The NJIEA’s esteemed panel of judges have selected the winners for the 2017 awards. This year, in addition to the Immigrant Entrepreneur of the Year, we will be honoring immigrants for their achievements in Growth, Advocacy, and Innovation as well as recognizing a Rising Star.


Immigrant Entrepreneur of the Year:
K. Peter Yu (Hong Kong), Founder, Managing Principal, Yu & Associates, Elmwood Park, NJ
Caspar Wistar Award for Growth:
Carlo and Raoul Momo (Brazil), CEO and COO, Terra Momo Restaurant Group, Princeton, NJ
David Sarnoff Award for Advocacy:
Rashaad Bajwa (Pakistan)- CEO/President, Domain Computers, Princeton, NJ
Albert Einstein Award for Innovation:
Mihai Banu (Romania), Founder, Chief Technology Officer, Blue Danube Systems, Warren, NJ
The Rising Star Recognition:
Rekha Rao-India- President, Rao Legal Group, Princeton, NJ

The awards will be presented as part of the Princeton Regional Chamber of Commerce/Middlesex County Regional Chamber of Commerce Global Opportunities Summit “Building Bridges to Business Connections” at the Doubletree Hotel in Princeton, NJ on September 13, 2017 from 8:00-11:30 AM.

Click here to register for the event or for more information.
In New Jersey, foreign-born individuals like our 2014 winner Mario Casabona CEO of Tech Launch, and 2015 winner Iftekhar Hossain of IH Engineering, and 2016 winner Jose “Pepe” Garcia of Maverick Building Services have created more than one in three new businesses in recent years, ranking New Jersey behind only California, New York, and Florida. NJ companies started by immigrants generate an annual business income of $6.2 billion in New Jersey.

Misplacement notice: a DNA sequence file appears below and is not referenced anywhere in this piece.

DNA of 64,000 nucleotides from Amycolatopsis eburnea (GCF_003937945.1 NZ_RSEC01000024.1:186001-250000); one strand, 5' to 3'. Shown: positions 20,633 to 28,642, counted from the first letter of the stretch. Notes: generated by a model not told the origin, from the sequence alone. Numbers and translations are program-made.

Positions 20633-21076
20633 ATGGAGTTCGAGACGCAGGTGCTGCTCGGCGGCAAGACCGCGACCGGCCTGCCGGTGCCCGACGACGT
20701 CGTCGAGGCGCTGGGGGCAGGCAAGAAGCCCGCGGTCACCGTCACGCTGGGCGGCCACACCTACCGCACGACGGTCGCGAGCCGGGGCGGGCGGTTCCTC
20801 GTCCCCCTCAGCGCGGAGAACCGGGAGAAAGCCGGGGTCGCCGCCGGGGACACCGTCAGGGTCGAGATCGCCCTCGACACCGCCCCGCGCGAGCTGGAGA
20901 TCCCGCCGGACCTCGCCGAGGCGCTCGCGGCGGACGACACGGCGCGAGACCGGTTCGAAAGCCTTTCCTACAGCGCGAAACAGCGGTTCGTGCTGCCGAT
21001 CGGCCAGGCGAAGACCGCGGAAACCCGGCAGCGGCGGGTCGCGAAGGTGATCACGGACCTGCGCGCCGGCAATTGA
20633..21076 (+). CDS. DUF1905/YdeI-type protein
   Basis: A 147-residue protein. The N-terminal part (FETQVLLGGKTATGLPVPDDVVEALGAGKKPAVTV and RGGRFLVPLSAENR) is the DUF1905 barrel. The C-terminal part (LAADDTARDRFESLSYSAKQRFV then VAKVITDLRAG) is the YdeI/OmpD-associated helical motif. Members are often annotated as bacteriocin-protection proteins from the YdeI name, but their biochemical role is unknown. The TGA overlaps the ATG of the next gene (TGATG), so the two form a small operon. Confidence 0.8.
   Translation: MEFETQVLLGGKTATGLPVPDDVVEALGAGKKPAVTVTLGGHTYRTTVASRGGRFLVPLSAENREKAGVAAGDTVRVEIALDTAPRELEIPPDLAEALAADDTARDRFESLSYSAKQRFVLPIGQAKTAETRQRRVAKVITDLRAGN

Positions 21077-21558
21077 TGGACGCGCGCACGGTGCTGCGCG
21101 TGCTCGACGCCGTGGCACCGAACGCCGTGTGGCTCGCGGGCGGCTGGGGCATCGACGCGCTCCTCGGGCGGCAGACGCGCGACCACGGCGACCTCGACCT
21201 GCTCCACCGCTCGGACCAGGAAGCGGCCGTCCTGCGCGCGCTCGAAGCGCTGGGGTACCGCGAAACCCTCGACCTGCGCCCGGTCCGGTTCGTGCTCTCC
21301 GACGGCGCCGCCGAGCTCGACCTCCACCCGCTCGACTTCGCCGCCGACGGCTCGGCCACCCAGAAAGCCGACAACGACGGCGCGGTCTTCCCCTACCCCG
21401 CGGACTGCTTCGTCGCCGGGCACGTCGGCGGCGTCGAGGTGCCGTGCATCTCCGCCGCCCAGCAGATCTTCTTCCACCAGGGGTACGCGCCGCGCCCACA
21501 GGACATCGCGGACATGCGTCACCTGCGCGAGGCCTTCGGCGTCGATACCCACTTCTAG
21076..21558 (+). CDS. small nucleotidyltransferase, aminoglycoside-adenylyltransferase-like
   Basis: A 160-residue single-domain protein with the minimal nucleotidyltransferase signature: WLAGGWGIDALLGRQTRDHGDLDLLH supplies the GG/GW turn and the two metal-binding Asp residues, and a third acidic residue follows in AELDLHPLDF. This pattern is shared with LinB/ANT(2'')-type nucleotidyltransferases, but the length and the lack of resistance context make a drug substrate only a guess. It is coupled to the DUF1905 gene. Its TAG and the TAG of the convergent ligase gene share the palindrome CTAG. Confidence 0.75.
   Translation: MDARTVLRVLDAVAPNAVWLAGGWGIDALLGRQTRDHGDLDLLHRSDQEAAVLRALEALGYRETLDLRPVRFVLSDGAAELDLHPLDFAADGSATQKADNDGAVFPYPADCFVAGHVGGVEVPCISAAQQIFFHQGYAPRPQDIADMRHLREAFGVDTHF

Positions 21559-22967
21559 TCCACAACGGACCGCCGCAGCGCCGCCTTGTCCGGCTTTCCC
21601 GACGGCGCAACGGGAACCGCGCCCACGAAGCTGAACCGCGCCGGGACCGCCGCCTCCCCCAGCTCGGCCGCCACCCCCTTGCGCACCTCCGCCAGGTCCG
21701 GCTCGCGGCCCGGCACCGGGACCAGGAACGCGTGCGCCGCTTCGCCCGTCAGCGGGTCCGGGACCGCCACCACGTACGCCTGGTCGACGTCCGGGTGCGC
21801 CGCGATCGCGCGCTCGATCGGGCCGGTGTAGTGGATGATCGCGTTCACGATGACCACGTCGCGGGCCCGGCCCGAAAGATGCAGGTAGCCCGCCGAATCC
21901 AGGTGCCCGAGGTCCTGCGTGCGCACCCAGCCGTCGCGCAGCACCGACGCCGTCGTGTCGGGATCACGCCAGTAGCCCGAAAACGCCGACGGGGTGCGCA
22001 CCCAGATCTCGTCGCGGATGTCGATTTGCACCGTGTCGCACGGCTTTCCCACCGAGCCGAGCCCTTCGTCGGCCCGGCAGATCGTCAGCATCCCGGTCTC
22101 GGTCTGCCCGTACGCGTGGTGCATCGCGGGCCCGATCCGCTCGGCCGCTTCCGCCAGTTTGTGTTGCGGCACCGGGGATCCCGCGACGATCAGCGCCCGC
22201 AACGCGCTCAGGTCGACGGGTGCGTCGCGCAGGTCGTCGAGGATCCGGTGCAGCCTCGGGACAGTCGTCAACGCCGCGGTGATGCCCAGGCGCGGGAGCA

NJIEA is a coalition of New Jersey groups, including regional and bi-national chambers of commerce, immigrant advocacy groups, and other community organizations joining to celebrate the important role of immigrants in today’s economy and to honor the contributions of immigrant business leaders to their communities.

We believe that rather than send qualified foreign-born advance-degree graduates of U.S. colleges and universities back home to compete against U.S. businesses, Congress should encourage these individuals to stay in the United States by offering them permanent resident status. We can further buttress our competitive edge, by expanding the H-1B visa program, which makes available to U.S. businesses some of the world’s most highly-trained professionals in fields across the business sector. What’s more, a significant portion of H-1B filing fees fund education and training programs to enhance the skills of U.S. workers, particularly in the technology fields.